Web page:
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Browse the 1966 Encyclopaedia of New Zealand
Graphic: An Encyclopaedia of New Zealand 1966.


This information was published in 1966 in An Encyclopaedia of New Zealand, edited by A. H. McLintock. It has not been corrected and will not be updated.

Up-to-date information can be found elsewhere in Te Ara.




A common law lien is a right to retain possession of a chattel as security for a debt owed in respect of that chattel. For example, an unpaid seller may retain the goods although they have become the buyer's property. A workman who has done work on an article may retain it until his debt is paid. If he is unpaid for two months the workman has a statutory right to sell the article by auction after giving notice.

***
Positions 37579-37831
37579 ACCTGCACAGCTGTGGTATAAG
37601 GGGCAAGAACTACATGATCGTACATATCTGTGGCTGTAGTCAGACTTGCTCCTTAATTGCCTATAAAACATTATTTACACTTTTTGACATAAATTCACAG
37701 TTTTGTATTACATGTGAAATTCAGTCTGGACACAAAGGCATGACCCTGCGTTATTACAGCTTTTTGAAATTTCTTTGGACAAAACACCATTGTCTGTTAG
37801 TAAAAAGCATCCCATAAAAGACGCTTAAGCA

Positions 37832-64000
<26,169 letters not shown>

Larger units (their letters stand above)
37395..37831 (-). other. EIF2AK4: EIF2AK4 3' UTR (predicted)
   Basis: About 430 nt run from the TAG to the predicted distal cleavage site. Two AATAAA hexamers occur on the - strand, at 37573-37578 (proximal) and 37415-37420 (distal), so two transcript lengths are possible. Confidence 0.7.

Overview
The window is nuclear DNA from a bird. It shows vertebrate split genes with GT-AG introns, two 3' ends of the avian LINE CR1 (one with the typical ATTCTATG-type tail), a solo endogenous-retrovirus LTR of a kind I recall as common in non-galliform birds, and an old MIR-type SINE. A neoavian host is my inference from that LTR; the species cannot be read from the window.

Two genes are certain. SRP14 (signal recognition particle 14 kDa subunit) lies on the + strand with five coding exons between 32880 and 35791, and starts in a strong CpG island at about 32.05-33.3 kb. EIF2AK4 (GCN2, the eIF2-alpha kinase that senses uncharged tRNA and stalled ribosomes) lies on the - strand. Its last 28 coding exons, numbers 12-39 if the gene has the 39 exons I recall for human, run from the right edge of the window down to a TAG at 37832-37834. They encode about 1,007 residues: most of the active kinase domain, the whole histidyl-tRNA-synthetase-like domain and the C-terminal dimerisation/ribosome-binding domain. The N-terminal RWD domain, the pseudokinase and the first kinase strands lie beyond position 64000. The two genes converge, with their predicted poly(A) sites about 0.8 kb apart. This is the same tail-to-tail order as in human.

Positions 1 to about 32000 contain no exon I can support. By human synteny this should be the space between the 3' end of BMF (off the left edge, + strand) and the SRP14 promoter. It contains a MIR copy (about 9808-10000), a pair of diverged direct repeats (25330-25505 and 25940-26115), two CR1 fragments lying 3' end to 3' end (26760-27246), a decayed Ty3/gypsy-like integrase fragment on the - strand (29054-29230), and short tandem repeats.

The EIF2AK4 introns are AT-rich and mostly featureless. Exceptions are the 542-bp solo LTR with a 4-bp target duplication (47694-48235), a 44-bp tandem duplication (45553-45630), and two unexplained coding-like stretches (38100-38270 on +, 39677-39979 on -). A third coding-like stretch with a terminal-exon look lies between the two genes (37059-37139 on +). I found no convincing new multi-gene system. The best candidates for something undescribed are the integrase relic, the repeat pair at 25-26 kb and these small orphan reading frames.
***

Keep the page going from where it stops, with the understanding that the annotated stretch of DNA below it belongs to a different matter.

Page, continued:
Another type of lien is created by the Wages Protection and Contractors Liens Act of 1939. The principle of the Act is that a contractor, subcontractor, or worker doing work on land or goods who has a claim against his employer may require the amount of his claim to be withheld by a superior contractor or head employer out of the money due to the immediate employer under the contract. Where land is involved and an action is commenced to enforce the lien it may be registered as a charge against the land. This procedure gives a remedy where the head contractor claims against the owner. Whether or not notice of a lien has been given, portion of the contract price must be withheld for 31 days after a contract is completed.

Next Part: Sale of Goods